What is spiritual formation, anyway? What does spiritual formation mean and why is it important? This is the fourth post in a series (Part 1: The Need; Part 2: The Reality; Part 3: The How) from James Bryan Smith–“Defining Spiritual Formation”–on the importance of knowing what we mean when we say “spiritual formation.”
One of the things I struggle with is impatience. I like things to be done when I want them done.
The problem is that growth in Christ-likeness is a slow process. I want my formation to be like a microwave—hit a few buttons and in seconds pull it out and it is ready to eat. Unfortunately for me (and you) formation in Jesus is more like a slow-cooker. Put in a lot of ingredients, and wait patiently.
One of my favorite Dallas-isms is this: “The soul is massive and grows slowly.” The person I have become is the product of years and years of development. All of my experiences, each of my times of engagement with the disciplines, all of the people who have rubbed off on me, and all of the leadings of the Spirit have formed me over several decades. It stands to reason that if it took that long to be formed, it will take a long while to be transformed.
That is because formation involves so many moving parts. Formation involves every single aspect of our lives: our thoughts, our emotions, our bodies, our experiences, our relationships, our resources, our time management, our loved ones, our health, our sexuality, etc.
There is no area of our lives that is not a part of our formation process. It is not, as I used to think , a separation of sacred and secular, of spiritual and physical, but a holistic, unified endeavor. This is why we cannot approach spiritual formation as a simple, three-step movement into bliss and virtue.
Virtue Takes Time
I wish it were not this way. I would prefer to have a magic pill that I could swallow and within an hour or two feel love, joy, peace, patience and kindness flow from my heart. It is not that simple. That is because God will not override our consent and cooperation in the process of formation.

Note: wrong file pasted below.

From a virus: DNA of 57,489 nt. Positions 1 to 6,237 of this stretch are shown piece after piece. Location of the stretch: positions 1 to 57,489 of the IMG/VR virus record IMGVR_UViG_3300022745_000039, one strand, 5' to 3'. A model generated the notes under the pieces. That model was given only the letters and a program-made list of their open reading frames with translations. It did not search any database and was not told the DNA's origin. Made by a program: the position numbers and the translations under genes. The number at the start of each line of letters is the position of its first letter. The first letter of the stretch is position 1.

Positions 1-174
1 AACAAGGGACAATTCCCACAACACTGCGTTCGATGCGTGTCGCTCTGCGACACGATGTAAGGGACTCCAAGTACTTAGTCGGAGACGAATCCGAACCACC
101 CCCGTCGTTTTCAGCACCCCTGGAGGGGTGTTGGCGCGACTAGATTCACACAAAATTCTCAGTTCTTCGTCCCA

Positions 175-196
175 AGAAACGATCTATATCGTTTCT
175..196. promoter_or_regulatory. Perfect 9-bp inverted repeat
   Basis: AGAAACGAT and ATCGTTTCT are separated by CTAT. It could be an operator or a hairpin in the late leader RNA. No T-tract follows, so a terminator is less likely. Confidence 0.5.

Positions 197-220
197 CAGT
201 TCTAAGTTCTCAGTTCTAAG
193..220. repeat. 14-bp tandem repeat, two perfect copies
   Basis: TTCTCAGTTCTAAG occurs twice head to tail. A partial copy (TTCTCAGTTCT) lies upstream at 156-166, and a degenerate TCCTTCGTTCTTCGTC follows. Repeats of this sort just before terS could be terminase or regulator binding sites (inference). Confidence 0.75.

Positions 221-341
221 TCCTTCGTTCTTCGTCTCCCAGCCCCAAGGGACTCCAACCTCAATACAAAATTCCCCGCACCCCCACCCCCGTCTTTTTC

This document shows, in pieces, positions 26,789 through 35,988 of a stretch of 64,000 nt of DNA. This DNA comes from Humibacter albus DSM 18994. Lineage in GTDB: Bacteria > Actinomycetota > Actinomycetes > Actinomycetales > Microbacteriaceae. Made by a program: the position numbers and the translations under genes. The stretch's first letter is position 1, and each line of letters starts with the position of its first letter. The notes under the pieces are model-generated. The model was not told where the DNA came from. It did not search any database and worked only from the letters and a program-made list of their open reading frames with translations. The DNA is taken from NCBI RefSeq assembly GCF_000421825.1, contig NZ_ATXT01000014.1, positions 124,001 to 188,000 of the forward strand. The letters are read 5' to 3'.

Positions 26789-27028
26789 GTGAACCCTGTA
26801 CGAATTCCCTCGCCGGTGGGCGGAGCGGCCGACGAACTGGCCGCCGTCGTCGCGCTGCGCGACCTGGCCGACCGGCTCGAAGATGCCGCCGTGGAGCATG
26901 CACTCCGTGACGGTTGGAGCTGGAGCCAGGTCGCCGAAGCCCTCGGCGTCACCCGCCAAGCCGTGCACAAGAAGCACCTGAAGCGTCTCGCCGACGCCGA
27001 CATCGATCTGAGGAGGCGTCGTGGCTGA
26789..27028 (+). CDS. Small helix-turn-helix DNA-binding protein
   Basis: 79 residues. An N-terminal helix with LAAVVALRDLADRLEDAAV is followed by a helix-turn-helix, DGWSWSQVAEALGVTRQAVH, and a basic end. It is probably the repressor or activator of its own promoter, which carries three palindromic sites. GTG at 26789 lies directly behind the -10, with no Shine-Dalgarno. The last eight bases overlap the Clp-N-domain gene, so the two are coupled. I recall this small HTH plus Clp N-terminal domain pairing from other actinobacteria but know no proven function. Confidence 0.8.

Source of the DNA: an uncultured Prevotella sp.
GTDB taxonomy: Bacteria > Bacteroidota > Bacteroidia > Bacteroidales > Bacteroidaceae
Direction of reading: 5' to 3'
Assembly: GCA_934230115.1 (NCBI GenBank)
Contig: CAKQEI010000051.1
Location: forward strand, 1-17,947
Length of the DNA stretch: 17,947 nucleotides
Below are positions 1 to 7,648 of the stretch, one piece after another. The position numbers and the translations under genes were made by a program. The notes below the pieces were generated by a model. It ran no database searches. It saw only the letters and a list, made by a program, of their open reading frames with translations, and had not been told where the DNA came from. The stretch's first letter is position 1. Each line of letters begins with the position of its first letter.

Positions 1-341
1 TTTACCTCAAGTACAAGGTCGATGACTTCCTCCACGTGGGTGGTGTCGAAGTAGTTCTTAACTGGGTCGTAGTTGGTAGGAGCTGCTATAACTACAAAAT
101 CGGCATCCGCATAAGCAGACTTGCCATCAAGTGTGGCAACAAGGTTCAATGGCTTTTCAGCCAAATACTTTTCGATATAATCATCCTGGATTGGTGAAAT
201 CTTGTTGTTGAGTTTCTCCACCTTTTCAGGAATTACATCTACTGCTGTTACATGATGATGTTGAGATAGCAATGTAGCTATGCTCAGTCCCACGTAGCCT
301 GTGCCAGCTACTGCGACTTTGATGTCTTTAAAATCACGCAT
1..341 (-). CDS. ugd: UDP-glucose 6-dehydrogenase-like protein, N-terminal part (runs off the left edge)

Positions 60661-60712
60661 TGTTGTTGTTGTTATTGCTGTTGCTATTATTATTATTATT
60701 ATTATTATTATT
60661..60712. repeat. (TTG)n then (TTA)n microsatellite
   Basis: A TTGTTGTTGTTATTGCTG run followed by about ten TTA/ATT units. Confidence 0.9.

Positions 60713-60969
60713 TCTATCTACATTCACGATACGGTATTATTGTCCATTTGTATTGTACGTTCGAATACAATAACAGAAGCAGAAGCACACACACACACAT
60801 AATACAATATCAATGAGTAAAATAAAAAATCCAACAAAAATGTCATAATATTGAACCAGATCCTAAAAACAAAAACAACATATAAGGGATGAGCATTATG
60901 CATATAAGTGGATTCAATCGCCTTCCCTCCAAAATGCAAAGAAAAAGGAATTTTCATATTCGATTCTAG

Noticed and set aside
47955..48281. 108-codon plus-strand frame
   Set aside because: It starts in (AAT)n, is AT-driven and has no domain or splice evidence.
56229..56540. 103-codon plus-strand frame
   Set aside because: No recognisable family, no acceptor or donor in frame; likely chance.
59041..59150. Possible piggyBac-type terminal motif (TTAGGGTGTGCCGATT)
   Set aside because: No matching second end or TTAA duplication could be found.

Even though I say I want that pill, in truth, I am not ready for such a change. Our hearts need to be prepared for virtue. As strange as it sounds, it takes more strength and courage to deal with success than with failure.
Vice is easy and common. Virtue demands fortitude.
When the Apprentice series of books came out a close friend of mine took me aside and asked, “Is your heart prepared to handle success?” I asked why he wanted to know this. He said, “I believe the books will have a great impact, and will be very successful, and with that will come a temptation to lose your focus. My suggestion is for you to take their success lightly.”
I wrote down those words even before the first books were sold. I prayed about what he said for several days, and felt the Spirit saying to me, “You are now ready. Your many years of laboring outside of the spotlight has made you grounded.”
When you see a young actor or athlete become famous quickly you watch them lose focus. They have not been properly formed to handle the weight of success. It is not their fault. They have simply not engaged in a process of formation, over time, that would allow them the maturity and wisdom to “take it lightly.”
So, when I lament the slow nature of formation, when I complain about this being a long process and not an instant transformation, I am reminded once again that God’s way is always the right way. Christian spiritual formation is a process. It takes time. And I am glad.